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78 Squadron RAAF

Kittyhawk Fighters RAAF  WWII

78 SQ  - 78 Year Anniversary

On 20th July this year 2021 it was the 78th anniversary of the formation of 78 Squadron.

On that day in 1943 the squadron had a few tens of ground staff, a handful of pilots and no aircraft. Formed as a fighter squadron they were expecting to fly Spitfires, instead, in the August the first of the P-40 Kittyhawks turned up. An aircraft they came to admire and venerate. In this aircraft ,they notched up over 1,000 operational hours each month from June to September 1944. In June they exceeded 1,400 operational hours, the most for any squadron in 78 Fighter Wing and better than any of US General Kenny's fighter squadrons at the time. During June they were involved in the last major combat by the RAAF in the South West Pacific Area (SWPA).

During that combat they recorded the highest number of aircraft shot down by a RAAF Squadron in the SWPA, as well as the highest number of aircraft shot down by an individual pilot, Gordon White. A week later they were involved in shooting down the last Japanese aircraft of the New Guinea campaign for the RAAF. In November 1944 the squadron became home to the only indigenous fighter pilot, Len Waters, in the RAAF's 97 year history.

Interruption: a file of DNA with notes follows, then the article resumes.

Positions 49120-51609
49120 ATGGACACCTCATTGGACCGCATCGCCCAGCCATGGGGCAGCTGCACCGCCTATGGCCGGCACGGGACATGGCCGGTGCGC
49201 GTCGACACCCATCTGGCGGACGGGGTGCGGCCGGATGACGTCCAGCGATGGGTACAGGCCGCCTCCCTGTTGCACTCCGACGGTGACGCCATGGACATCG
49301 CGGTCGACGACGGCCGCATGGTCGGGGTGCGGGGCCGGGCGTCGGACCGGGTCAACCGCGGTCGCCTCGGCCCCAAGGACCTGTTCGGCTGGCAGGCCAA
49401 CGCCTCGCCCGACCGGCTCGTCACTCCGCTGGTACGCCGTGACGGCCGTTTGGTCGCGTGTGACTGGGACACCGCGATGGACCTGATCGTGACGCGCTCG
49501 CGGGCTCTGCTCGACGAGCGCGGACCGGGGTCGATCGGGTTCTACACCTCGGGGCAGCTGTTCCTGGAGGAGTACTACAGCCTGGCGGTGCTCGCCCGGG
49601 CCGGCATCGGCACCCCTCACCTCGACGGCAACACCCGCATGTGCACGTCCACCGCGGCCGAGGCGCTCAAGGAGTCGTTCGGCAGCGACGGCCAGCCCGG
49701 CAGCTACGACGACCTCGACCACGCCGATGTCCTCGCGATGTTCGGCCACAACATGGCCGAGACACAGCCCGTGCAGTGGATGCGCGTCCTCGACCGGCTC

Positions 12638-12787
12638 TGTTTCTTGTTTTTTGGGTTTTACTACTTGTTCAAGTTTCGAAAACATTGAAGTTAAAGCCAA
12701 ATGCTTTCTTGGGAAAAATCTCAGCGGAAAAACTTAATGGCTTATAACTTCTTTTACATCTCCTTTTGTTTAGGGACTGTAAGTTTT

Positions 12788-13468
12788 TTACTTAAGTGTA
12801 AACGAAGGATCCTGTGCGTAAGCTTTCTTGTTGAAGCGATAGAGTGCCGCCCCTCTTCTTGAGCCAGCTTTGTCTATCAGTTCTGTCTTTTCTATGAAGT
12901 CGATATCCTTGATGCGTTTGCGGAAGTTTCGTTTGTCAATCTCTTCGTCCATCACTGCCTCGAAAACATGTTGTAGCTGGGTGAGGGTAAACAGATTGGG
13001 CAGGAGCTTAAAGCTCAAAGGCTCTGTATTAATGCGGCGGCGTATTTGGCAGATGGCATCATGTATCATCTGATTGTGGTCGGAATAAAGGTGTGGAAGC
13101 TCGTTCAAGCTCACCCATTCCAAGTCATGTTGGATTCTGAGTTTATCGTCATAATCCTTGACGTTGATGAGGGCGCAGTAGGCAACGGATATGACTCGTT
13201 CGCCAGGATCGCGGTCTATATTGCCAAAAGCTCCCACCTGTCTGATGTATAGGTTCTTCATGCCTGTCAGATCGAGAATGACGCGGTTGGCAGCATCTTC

After the war the squadron converted to Mustangs. Many of the pilots who passed through during that time, went onto distinguished careers in Korea. An example was James 'Jim' Flemming, who served in 78 until four months before it was disbanded. He served with distinction in Korea and had a rewarding career after that conflict in the RAAF, retiring with the rank of Air Vice Marshall. At the end of March 70 years ago, 78 Squadron was disbanded. They have never been reformed.

An excerpt  from  "This Smuttee Squadron" by Gordon Clarke

The History of 78 Squadron RAAF during and post WW2


78 Squadron RAAF was formed with Kittyhawk P 40 Aircraft at Camden, NSW Australia in July 1943 ,during the difficult period of taking the attack to the enemy in the South West Pacific Area (SWPA). Some four years and eight months later, the 78 Squadron was no more, relegated to the back of the minds of the young men who served faithfully in her during that short period. When disbanded they were flying the Australian license built Mustang fighter from Williamtown, NSW, just a few hundred kilometres north from where they were formed.

           To the men and families of the men ..all who served...

This is their memorial.

Lest we forget